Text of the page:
- Fürth Radio museum (Kurgartenstraße 37)
- Stadtmuseum (Municipal/Town Museum), now at Schloss in Burgfarrnbach, but soon to move to the old Leopold-Ullstein schoolhouse
- The kunst galerie fürth (Königsplatz 1), which was opened at the end of 2002, is a place for modern art, with varying exhibitions.
- The Jakob-Henle-Haus houses a collection of dialysis technology.
The Protestant Church of St. Michael is the oldest building in Fürth. Its beginnings go back to around 1100, the 45-metre (150 ft) tower was added around 1400 at the beginning of the Late Gothic period, and most of the building work was carried out in the 15th century. The interior of the church is mainly Neo-Gothic in character, with most of the Late Gothic ornaments having been replaced in the 19th century. The only remaining late Gothic ornament is the tabernacle on the North wall; it is 6.8 metres (22 ft 4 in) high and was probably created around 1500-1510 by artists near to Adam Kraft. It is the church's most valuable work of art.
The Catholic Church of Our Lady (1824-1828) is a Classical building, as is the Protestant "Church of the Resurrection" (1825/26), originally belonging to the cemetery and therefore aligned in a north-south direction. In the Südstadt area are the Neo-Gothic Church of St. Paul and the Neo-Baroque Church of St. Henry and Kunigunde. Other churches include the Catholic Church of Christ the King (Christkönig), which was built in the 1970s.
The renovated Liershof was built in 1621 as a two-story stone-block building with high house ends and a two-story timber-framed spire.
The Lochnersche Gartenhaus (Theaterstraße 33) was built about 1700; the polygonal staircase tower was probably added about 1750.
Fürth Rathaus (Town Hall), with its 55 m high tower in the Italian style, was built in 1840-50 by Georg Friedrich Christian Bürklein with the help of Eduard Bürklein, both students of Friedrich von Gärtner. The tower is modelled on the Palazzo Vecchio in Florence and is now the main landmark of Fürth. The Rathaus was built after Fürth was granted the right to self-administration.
The station building of the historic main rail station was designed by Eduard Rüber and built in 1863/1864.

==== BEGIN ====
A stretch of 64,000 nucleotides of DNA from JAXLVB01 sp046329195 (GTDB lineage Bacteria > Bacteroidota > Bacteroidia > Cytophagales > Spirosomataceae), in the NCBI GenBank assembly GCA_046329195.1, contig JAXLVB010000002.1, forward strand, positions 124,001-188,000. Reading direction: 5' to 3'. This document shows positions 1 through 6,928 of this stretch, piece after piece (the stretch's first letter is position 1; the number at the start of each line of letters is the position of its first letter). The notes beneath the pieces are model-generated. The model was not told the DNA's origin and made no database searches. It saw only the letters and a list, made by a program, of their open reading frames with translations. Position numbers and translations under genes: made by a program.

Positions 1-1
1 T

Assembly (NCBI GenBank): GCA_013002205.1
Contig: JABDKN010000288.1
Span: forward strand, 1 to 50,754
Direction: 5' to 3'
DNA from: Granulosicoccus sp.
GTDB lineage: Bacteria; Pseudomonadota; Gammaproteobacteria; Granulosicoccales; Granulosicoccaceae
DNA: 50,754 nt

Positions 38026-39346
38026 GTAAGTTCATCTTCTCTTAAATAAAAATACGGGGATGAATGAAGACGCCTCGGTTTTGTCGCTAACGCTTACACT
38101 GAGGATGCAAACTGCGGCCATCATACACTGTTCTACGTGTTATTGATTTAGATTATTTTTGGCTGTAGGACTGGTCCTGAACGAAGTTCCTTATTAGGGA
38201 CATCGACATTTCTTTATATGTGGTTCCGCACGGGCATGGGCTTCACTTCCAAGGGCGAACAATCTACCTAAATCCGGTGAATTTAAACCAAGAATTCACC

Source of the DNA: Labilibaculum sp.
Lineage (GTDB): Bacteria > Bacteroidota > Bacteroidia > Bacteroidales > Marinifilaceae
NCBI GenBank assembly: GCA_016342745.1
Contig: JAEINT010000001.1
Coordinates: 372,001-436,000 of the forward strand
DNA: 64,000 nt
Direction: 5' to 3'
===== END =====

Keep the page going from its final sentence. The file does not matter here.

The former abattoir, now a "cultural" centre is to be found below the Stadthalle near the River Rednitz.
On the Schwabacher Straße is a brewery with buildings from the beginning of the 20th century.
The Gauklerbrunnen, (2004), created by Harro Frey at the Grüner Markt is the most recent fountain in Fürth; it comprises 3 independent groups of figures, two of which are connected by water elements.
[ source: Wikipedia ]
More about the History of Fürth
The first mention of the settlement of Fürth, which had probably already existed for some time, was in a document dated 1 November 1007, in which the Emperor Heinrich II donated his property in Fürth to the newly created Bishopric of Bamberg. The name "Fürth" derives from the German word for "ford", as the first settlements originated around a ford. In the following years, Fürth was granted market privileges, but these were later lost to the neighbouring Nuremberg, under Heinrich III. From 1062 onward, Fürth was again permitted to have a market, but by that time Nuremberg was already the more important town.
In the following centuries, the town was under varying authority, involving the Bishopric of Bamberg, the Principality of Ansbach and the City of Nuremberg. For a long time, the character of the settlement remained largely agricultural, and in 1600 the population was probably still only between 1000 and 2000. In the Thirty Years War, Fürth was almost completely destroyed by fire. In 1835, the first German railway was opened between Nuremberg and Fürth.
The city of Fürth is located in northern Bavaria, Germany in the administrative region (Regierungsbezirk) of Middle Franconia. It is now contiguous with the larger city of Nuremberg, the centers of the two cities being only 7 km apart.